If there isn’t a genre that escapes the industry, then what about live performance? If passivity is to be avoided, interactive and improvisatory performances could be the alternative. They’re unique, fleeting, and full of spontaneous energy. Performances can’t be recreated, which someone could argue removes it from the culture industry’s sameness. However, we’re still passive at a live performance. The fundamental problem with performances that make them little better than recordings is the divide between—the existence of—the producer and the consumer. Performances sell us the illusion that we’re a part of the music that’s being made; we applaud every solo, we sing along, we touch hands with the singer. But really, that divide is clear as can be at a live performance. It’s a show. There’s an audience, a stage, spectators, applause; these things separate us from the music as consumers. We are just observing, being entertained, being held as a servant to the culture industry.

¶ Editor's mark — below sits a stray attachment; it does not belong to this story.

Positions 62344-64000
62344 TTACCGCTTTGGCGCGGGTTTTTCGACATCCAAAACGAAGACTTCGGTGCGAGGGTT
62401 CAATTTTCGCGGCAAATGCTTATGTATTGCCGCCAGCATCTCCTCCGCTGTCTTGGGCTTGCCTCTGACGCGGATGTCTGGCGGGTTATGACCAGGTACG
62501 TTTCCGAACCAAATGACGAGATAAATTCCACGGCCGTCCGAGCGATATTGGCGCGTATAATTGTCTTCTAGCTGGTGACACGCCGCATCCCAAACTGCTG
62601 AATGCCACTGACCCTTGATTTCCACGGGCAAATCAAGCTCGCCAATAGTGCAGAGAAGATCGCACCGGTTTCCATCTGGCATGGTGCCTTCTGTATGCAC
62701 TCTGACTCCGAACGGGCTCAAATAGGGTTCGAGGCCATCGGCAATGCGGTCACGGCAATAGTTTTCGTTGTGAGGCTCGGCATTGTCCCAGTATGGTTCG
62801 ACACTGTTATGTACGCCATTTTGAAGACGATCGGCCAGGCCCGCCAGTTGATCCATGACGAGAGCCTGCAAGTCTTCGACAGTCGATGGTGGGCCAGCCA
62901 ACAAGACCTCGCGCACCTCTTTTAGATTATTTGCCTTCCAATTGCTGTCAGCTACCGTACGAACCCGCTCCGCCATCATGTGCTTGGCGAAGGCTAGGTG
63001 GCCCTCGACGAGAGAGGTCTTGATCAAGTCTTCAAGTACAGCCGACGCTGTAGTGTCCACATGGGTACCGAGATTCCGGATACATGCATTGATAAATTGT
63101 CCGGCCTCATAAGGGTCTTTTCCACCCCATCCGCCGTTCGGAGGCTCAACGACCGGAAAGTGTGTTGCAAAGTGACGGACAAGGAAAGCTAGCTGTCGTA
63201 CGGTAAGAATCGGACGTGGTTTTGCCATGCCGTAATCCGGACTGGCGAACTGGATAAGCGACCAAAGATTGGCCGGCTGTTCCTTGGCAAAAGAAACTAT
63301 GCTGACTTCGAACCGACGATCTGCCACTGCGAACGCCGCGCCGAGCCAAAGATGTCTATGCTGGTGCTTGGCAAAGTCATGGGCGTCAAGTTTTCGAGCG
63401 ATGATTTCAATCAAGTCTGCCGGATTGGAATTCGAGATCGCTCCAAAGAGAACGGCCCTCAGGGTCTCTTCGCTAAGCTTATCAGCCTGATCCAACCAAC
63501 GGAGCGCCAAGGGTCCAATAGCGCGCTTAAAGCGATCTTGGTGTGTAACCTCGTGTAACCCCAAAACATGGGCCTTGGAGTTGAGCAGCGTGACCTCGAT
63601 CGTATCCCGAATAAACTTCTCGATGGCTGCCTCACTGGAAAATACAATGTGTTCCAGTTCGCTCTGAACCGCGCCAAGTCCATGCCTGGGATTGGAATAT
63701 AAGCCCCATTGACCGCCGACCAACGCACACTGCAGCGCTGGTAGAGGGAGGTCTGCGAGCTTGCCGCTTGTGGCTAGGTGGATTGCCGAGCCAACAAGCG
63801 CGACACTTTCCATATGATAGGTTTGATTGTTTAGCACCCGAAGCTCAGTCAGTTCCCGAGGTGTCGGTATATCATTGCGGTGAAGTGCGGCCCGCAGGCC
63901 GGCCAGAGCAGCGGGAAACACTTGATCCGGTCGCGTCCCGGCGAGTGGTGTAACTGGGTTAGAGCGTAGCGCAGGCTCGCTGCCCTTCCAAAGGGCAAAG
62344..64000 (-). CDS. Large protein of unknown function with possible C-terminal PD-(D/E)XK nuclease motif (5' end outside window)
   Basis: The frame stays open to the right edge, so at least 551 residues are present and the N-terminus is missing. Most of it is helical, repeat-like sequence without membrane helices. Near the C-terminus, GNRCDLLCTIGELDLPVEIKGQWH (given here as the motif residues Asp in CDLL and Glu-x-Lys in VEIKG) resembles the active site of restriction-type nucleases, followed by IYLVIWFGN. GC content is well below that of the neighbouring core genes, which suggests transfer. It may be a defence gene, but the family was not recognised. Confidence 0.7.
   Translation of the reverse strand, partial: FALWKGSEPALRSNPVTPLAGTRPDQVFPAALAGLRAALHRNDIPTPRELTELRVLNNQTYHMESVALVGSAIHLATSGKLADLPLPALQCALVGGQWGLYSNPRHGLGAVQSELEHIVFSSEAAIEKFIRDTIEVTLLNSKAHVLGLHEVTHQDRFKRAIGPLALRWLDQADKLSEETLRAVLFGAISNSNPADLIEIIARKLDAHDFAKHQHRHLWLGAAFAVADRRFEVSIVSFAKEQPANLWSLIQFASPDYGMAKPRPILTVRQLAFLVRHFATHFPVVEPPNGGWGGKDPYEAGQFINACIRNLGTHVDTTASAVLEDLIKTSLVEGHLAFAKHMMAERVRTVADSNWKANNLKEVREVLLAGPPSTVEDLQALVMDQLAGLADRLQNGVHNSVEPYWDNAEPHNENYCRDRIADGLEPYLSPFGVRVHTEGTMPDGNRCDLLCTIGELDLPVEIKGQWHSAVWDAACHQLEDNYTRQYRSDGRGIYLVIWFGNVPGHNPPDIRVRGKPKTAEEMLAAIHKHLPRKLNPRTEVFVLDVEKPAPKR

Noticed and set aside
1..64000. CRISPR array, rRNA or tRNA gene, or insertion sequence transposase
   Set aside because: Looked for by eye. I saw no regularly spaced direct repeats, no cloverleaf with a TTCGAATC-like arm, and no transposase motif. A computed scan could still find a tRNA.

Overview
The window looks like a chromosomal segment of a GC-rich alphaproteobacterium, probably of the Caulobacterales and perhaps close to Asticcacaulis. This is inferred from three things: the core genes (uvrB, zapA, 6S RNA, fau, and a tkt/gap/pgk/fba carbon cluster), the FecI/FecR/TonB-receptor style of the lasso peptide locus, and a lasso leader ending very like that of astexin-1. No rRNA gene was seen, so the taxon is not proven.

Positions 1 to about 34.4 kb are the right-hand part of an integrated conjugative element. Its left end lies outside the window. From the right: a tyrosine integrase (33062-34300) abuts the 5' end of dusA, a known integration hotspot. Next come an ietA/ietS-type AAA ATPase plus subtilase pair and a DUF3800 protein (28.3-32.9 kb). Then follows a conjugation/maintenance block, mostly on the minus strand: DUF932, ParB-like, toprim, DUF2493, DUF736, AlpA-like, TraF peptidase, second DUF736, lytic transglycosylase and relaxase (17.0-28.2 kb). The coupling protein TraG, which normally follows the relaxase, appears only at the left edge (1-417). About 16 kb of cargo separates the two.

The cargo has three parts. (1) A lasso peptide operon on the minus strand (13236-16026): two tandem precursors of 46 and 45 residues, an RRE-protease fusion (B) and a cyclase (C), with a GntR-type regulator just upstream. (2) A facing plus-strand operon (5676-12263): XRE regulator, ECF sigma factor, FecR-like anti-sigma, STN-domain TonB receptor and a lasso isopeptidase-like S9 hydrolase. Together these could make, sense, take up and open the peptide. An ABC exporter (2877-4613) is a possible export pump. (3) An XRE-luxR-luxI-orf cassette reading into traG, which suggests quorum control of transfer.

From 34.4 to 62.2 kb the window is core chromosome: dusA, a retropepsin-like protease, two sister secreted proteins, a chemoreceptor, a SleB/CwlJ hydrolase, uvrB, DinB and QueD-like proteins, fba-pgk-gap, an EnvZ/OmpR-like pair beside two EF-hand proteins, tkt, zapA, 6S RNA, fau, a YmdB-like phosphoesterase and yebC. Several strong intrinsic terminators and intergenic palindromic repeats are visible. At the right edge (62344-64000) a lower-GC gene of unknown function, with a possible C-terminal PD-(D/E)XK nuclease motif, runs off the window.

I am concerned with culture that cannot be industrialized; culture of which there is absolutely no way to corner it into becoming a commodity. Performances, shows, hit singles, iTunes, stages, applause—only when those are absent have we reached a free and independent culture. Such a culture erodes to the point of destruction the line between the artist and the spectator, the producer and the consumer. Music is at its most valuable when it is not a commodity, and can’t be made one. The way to achieve this is not by focusing on the ‘what’ of music, but the ‘how.’ Adorno1, and even Adorno’s critics3 concern themselves with the structure of the music itself, and seem to assume that only particular people can produce it.
On the contrary, more important is our interactions with the music and with each other. Yes, the singer-songwriters and jazz musicians sell us an illusion, but it’s the illusions of something that we can indeed have. If the industry makes us passive, then the most thoughtful and interactive music will be the most conducive to opposing it. Of course, I mean the best music is the music we make. Music is meant to be made and shared, not consumed. Active, participatory, communicative, and interactive music is impossible to commoditize and as such is outside the culture industry’s clutches. It’s not just an alternative to the industry, several qualities make it the industry’s opposite.